New $ for First Responders: Cecil Co. Gives $164K to Serve New Biz; Port Gets $407K Federal Aid

September 17, 2019

New Cecil County and federal aid for volunteer fire and ambulance services will boost funds for key first responders in the county, including a major federal grant for breathing apparatus for the Water Witch fire company in Port Deposit and new county funds for all local volunteer first responders to compensate for expanded demand for services from the many new businesses locating in the county.

The Water Witch Volunteer Fire Company, which traces its roots in service to the western county area to the late 1880’s, recently obtained one of the largest federal grants given in Maryland to fire companies under the Federal Emergency Management Agency (FEMA) special grants program for local fire and ambulance services. Statewide, the program is providing over $2 million in aid to local fire services under a recently enacted federal appropriations bill, according to an announcement by Maryland’s US Senators Chris Van Hollen and Benjamin Cardin.

The local Water Witch aid will be used for firefighters’ breathing apparatus, to purchase 48 complete sets of turn-out gear and spare oxygen bottles and to replace the fire company’s air cylinder/compressor machinery that is used for refilling oxygen tanks.

The local volunteer fire company garnered more aid than many other much larger fire services in the state, even topping the paid/non-volunteer Baltimore City Fire Department that received a grant of $300,000 in the latest round of FEMA grants, according to announcements by the Senators.

Wayne Tome, president of the Cecil County Fireman’s Association as well as a longtime chief and emergency services director at Water Witch, told Cecil Times that he and a colleague in the Baltimore County fire department—where Tome is also a veteran senior EMS official in his paid job—have collaborated on writing many grant proposals in the past and have come up with winning applications. The Port Deposit company previously received a major $400,000 FEMA grant several years ago to purchase a new tanker.

Tome pointed out that for each federal or state grant that a local fire company obtains, it saves the Cecil County government and local taxpayers money it would otherwise be asked to provide for critical emergency services.

Several county volunteer fire companies were upset last budget year when County Executive Alan McCarthy did not initially give them all of the local equipment aid they had sought in the county budget. McCarthy said at the time that he wanted to wait to see how revenues were coming into county coffers before committing to major equipment purchases that could be postponed for several months while evaluating incoming revenues. Several months into the fiscal year, McCarthy directed, and the County Council approved, additional funds to meet all the fire companies’ equipment requests.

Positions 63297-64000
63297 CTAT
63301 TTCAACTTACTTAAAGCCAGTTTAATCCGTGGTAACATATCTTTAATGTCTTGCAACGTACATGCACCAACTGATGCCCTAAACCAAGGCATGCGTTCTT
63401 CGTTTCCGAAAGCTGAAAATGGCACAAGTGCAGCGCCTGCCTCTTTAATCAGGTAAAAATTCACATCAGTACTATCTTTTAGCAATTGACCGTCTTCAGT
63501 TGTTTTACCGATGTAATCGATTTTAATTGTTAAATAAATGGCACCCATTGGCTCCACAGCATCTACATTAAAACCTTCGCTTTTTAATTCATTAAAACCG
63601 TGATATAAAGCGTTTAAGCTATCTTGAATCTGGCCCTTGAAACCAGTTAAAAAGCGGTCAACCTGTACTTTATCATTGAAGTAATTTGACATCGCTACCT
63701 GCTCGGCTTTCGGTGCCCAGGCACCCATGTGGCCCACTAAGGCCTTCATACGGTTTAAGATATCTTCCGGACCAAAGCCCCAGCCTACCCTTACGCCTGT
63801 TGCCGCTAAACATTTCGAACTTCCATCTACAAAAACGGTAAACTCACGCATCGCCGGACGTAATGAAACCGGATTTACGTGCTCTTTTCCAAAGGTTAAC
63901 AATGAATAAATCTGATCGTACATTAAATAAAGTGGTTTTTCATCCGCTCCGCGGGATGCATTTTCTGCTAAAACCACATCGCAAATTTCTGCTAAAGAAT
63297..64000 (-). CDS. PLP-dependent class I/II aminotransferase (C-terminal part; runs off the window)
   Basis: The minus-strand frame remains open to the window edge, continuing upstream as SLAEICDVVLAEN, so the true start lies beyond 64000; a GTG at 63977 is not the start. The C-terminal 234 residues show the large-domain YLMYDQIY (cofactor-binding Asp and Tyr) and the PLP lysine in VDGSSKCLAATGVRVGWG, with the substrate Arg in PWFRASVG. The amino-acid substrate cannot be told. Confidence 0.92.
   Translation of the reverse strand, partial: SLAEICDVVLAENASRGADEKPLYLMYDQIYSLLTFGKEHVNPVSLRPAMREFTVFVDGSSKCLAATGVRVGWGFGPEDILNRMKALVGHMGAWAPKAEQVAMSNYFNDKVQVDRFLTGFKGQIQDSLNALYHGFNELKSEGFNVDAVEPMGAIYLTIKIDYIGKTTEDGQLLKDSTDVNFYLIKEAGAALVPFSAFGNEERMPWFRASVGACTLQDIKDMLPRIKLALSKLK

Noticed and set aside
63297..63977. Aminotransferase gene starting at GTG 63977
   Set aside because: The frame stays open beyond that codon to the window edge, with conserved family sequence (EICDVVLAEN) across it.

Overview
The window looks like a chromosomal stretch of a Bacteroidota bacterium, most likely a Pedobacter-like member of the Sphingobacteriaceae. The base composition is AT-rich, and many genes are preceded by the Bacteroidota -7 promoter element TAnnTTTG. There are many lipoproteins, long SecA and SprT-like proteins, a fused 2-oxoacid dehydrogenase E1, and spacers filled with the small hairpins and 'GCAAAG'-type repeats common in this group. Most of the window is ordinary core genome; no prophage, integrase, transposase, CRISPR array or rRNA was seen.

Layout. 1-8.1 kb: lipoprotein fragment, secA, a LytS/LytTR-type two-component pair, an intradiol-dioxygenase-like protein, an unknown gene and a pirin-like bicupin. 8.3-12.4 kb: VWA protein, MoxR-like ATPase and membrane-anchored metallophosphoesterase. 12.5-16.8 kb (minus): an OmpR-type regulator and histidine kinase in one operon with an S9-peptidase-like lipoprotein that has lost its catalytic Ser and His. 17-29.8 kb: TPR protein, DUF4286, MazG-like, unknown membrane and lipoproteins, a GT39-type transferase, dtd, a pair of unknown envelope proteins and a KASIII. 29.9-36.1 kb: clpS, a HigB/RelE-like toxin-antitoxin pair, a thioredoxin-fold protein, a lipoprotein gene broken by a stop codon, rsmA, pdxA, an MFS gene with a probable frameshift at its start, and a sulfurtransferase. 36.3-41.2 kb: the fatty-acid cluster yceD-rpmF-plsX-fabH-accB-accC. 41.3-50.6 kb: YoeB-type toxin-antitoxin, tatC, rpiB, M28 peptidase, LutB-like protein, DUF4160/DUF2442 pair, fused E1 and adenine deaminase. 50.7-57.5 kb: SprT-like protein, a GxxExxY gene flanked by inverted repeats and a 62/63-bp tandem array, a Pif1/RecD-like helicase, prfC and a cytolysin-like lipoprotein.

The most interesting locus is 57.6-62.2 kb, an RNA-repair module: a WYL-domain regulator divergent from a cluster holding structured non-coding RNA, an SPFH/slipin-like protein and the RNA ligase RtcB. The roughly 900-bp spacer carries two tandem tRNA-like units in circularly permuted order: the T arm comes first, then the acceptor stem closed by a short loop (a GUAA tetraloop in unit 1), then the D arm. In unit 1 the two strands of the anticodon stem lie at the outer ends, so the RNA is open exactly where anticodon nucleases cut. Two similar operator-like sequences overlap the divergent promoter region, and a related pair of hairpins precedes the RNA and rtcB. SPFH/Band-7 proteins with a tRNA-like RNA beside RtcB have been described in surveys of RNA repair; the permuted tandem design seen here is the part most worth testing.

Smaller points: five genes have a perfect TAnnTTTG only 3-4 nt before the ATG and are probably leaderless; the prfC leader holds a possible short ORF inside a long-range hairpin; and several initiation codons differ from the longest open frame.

Tome, while upset at the initial delays in equipment aid, acknowledged in an interview with CECIL TIMES, that all of the volunteer companies’ equipment requests for the previous fiscal year had been fully funded by the McCarthy administration.

In the current Fiscal 2020 budget, McCarthy again did not provide funds for all of the local fire companies’ equipment requests, saying he wanted to await estimates of available revenues, especially as state and national economic forecasts suggested possible downturns. But Tome said he was hopeful that the balance of the fire companies’ equipment aid requests for the current budget year will be fulfilled in the next few months.

Meanwhile, on Tuesday (9/17/2019) the Cecil County Council supported legislation proposed by McCarthy to add $164,154 for the volunteer fire and ambulance services to compensate them for additional demands for services due to new businesses that have located in the county.

The need for additional aid stems from an error by the state Department of Assessments and Taxation in allocations to local fire company designations for properties developed recently. During a recent Charlestown town meeting held by McCarthy, who has held a “listening tour” of all of the county’s towns in the past few months, local fire company officials complained that some of the new employers in the county—such as the Amazon facility—were making calls for ambulance services that were straining local emergency services.

A review by county budget and finance department officials found that the state property tax assessment agency had failed to update its database that shows “codes” for local emergency services companies that serve individual properties. A detailed review by the county budget and finance officials found errors by the state that failed to update records to show new employment centers that should be designated for emergency services aid.

“We want to make sure that local fire and ambulance services are fairly compensated for their calls for services,” McCarthy told Cecil Times. “That is why we are re-evaluating the needs of our emergency responders to deal with the economic development we are continuing to encourage in the county,”

Under McCarthy’s proposal to the Council, local first responders will receive additional county aid, including the largest new allocation to Charlestown– $45,786– while Perryville would get an aid boost of $33,702 and Singerly in Elkton would receive $25,957, while all of the other companies in the county would receive smaller aid boosts.

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